“Isle of beauty — Fare-Thee-Well,” an emigrant’s ballad chanted long ago, captures a sentiment that is part of the undercurrent as the Chevrolet Detroit Grand Prix presented by Lear moves from Belle Isle to a new course.
Race promoters were so impressed last year by the Big Machine Music City Grand Prix, held on the streets of Nashville, Tennessee — while facing concerns about Belle Isle’s lack of carrying capacity — that they launched a hurry-up program to bring the Detroit event to downtown streets.
Everything is fresh for 2023: the sight lines, the vibe, and even the logo for the race that started in 1982 when Formula 1 cars screamed over some of the same streets (and a railroad crossing).
The new 1.7-mile course has nine turns. From the starting line across from the GM Renaissance Center, cars will sprint down a 0.7-mile straight on Jefferson Avenue. Passing Spirit Plaza, the Joe Louis “Fist,” and Hart Plaza, they will race along Atwater Street by the Detroit Riverwalk.
Pit stops will occur in the areas near St. Antoine and Franklin, where cars will refuel and receive new tires on New Street. It’s a short piece of road, with pit stalls on each side — a first for IndyCar — and drivers will keep to their respective lanes upon merging back onto Franklin and making their way back to Jefferson Avenue.
The finish line on Franklin at Schweizer Place, just north of the pits, marks a departure from the usual practice of using the same point for the start and finish of a race. A short distance away, the Autotrader Winner’s Circle occupies a spot at the Riverwalk next to the Renaissance Center.
“It looks like an interesting layout,” says Colton Herta, the 23-year-old Andretti Autosport star with seven IndyCar wins to his credit. “I think it’s fairly basic, with 90-degree corners, but it looks like it has some good setups for overtaking. [The] pit lane is going to be very interesting.”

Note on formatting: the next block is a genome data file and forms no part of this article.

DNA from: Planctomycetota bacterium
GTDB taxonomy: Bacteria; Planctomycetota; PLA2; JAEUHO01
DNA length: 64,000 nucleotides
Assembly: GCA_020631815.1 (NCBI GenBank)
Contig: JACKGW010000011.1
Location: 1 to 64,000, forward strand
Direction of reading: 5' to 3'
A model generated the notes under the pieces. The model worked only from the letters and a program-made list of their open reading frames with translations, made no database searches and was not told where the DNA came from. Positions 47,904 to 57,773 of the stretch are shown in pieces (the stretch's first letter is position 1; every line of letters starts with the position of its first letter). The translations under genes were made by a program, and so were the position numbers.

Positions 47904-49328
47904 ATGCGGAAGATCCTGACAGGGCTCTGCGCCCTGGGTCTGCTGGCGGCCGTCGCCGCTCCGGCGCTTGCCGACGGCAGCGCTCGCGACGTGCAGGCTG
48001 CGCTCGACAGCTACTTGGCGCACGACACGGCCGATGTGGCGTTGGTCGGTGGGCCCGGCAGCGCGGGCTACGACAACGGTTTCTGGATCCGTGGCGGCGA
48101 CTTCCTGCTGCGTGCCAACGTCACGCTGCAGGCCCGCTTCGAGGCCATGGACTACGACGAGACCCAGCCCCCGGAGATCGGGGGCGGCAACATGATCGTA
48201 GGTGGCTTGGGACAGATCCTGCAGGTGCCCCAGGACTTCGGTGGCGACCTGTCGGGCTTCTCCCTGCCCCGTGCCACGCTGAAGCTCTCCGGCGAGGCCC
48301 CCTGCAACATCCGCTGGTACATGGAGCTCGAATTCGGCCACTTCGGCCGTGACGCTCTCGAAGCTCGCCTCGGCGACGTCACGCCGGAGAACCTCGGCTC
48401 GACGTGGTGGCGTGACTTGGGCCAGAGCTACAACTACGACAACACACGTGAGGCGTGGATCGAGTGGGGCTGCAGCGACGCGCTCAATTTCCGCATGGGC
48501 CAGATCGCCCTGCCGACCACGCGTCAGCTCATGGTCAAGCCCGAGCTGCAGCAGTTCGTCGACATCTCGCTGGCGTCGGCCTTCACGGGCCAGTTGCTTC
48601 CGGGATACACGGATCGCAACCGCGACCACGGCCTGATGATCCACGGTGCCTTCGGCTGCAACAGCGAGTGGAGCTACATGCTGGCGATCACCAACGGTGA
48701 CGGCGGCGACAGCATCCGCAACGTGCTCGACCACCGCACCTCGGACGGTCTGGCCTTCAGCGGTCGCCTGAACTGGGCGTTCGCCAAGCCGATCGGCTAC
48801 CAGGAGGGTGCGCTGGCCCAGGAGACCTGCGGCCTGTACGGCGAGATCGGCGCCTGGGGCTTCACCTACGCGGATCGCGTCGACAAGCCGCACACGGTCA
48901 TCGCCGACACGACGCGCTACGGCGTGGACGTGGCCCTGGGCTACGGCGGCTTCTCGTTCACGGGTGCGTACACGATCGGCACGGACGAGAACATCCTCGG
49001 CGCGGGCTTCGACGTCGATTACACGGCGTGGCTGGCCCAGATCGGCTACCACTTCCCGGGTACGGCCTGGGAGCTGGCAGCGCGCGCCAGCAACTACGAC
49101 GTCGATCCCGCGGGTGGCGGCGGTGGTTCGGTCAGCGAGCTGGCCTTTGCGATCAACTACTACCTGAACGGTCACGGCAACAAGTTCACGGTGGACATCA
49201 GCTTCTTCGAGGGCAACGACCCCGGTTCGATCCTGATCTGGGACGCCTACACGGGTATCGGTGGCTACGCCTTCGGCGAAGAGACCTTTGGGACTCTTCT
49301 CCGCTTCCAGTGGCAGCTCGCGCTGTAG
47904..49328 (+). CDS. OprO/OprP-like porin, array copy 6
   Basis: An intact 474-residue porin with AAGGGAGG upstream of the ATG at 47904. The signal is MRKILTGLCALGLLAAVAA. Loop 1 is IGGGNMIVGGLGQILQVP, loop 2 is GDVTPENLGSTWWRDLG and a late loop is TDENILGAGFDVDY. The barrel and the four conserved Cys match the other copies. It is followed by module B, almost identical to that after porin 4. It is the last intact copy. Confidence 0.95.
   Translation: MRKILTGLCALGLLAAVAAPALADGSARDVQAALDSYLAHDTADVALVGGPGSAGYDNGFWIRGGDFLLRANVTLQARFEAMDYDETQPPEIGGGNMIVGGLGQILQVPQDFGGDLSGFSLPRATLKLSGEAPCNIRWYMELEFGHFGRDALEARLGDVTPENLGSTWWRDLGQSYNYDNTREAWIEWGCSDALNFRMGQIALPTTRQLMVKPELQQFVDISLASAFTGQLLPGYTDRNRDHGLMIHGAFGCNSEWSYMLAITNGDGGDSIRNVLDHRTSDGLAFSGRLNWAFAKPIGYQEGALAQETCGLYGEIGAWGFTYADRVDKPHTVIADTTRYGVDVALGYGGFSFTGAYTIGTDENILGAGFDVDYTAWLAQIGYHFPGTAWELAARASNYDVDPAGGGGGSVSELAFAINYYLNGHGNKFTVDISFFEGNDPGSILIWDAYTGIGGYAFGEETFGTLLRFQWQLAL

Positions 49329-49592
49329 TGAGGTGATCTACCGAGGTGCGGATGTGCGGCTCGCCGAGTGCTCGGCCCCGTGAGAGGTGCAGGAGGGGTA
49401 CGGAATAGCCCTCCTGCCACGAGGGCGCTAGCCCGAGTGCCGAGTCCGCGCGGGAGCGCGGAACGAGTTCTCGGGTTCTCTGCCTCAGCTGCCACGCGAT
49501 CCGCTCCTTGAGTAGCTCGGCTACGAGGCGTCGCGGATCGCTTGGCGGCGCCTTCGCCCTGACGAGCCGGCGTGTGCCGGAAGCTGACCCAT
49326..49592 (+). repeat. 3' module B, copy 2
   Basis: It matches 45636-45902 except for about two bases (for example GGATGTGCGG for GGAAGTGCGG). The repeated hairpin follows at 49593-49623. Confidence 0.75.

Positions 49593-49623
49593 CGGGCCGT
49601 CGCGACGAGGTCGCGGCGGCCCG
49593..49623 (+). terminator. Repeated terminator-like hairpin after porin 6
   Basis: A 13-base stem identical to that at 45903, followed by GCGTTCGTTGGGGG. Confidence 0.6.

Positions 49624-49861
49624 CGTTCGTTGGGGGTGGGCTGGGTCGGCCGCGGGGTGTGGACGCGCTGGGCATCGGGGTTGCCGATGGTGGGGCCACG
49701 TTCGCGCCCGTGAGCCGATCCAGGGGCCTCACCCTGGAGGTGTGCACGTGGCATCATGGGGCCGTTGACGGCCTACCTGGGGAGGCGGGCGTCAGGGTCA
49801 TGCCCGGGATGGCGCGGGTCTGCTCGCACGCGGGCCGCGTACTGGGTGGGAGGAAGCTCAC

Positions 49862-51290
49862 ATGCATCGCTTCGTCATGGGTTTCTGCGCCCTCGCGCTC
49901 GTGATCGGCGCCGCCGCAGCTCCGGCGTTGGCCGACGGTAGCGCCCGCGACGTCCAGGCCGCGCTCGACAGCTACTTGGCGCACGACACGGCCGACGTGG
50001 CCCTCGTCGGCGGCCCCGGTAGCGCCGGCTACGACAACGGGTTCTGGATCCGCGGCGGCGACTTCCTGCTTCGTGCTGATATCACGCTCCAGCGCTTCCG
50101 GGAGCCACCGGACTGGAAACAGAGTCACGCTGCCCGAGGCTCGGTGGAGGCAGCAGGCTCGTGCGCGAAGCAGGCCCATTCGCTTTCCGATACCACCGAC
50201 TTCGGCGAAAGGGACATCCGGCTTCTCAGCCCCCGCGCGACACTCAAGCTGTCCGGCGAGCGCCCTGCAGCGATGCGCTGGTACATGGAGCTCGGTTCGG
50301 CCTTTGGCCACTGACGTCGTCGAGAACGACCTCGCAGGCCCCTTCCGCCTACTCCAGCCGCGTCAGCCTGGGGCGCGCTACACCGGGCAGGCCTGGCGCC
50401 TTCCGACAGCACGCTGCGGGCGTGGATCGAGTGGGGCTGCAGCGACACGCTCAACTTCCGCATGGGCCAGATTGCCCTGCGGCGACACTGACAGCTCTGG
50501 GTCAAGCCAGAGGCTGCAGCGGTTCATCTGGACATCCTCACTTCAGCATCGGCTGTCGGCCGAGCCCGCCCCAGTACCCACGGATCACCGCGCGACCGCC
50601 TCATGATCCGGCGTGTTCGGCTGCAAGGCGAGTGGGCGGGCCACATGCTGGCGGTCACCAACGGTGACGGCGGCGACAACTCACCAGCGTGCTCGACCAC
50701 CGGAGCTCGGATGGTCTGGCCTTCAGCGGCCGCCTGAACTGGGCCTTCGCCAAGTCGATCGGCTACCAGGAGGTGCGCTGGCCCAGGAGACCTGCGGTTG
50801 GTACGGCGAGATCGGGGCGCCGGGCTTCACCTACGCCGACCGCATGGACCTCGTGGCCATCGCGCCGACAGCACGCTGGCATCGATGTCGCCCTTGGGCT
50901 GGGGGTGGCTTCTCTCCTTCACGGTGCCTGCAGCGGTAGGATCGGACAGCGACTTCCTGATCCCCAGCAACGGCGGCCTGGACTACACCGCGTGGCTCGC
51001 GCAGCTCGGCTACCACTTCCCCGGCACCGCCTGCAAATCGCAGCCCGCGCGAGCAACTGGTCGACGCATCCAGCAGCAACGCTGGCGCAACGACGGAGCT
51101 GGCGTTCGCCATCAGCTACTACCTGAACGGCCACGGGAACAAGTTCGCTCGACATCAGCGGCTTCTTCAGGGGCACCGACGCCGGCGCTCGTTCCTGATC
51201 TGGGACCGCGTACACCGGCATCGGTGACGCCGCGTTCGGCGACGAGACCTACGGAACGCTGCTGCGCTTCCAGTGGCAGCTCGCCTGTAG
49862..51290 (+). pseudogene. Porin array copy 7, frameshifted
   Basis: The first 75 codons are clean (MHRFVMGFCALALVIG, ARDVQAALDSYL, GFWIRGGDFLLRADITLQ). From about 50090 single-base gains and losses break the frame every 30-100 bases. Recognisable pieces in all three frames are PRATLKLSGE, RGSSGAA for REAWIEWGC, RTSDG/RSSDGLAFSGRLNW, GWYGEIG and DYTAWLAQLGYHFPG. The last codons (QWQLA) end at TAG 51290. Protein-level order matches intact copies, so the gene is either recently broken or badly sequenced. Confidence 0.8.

Points along the Jefferson Avenue straightaway will be open for railbirds free of charge. Several pedestrian bridges allow people to maneuver over and around the course. Crucially, businesses along the course will be able to remain open.
The concert stage at Hart Plaza will host performers throughout the weekend. Grand Prix organizers promise a street-festival feel, and various areas will feature food, games, and displays all weekend long without requiring the purchase of a ticket. Reserved-seating grandstands are positioned at key locations.
Sustainability & Diversity
Last year, Firestone introduced Firehawk “green wall” tires, which incorporate guayule (gwy-OO’-lee) rubber. Native to the southwestern U.S., guayule shrubs produce natural rubber and hold the promise of relieving the rubber supply’s vulnerability to climate change in Asia and to supply chain issues. Sustainability gets another bump from Shell’s 100 percent renewable biofuel.
The changing face of the sport was evident in the paddock during IndyCar’s spring training in February at The Thermal Club near Palm Springs, California. Hour Detroit observed women contributing on every team. Paretta Autosport, owned by Detroiter Beth Paretta, was absent from that practice session but has been building a racing team around Swiss driver Simona De Silvestro and an all-woman crew.
Meanwhile, up-and-comers in the Indy NXT series reflect the progress made as part of IndyCar’s 3-year-old Race for Equality & Change. Recruiting and developing a diverse workforce at all the sport’s levels is a priority of this initiative.
Accordingly, fresh talent is accumulating, as represented by the likes of Pakistani British driver Enaam Ahmed, the Singaporean Danial Frost, and African American racer Ernie Francis Jr. Then there’s Jamie Chadwick, the 25-year-old Brit whose mother was born in India; Chadwick gained experience as a Formula 1 development driver for Williams Racing before joining Andretti Autosport for the 2023 Indy NXT series.
The IndyCar sport has changed drastically from the days of greasy-faced fellows tearing around oval tracks at state fairgrounds. The new downtown course may deliver exciting action, but above all else, it will be a cosmopolitan exposition in keeping with a contemporary trend for communal festivities. Not to mention that it leaves Belle Isle for the birds.
This story is part of the June 2023 issue of Hour Detroit. Read more in our Digital Edition.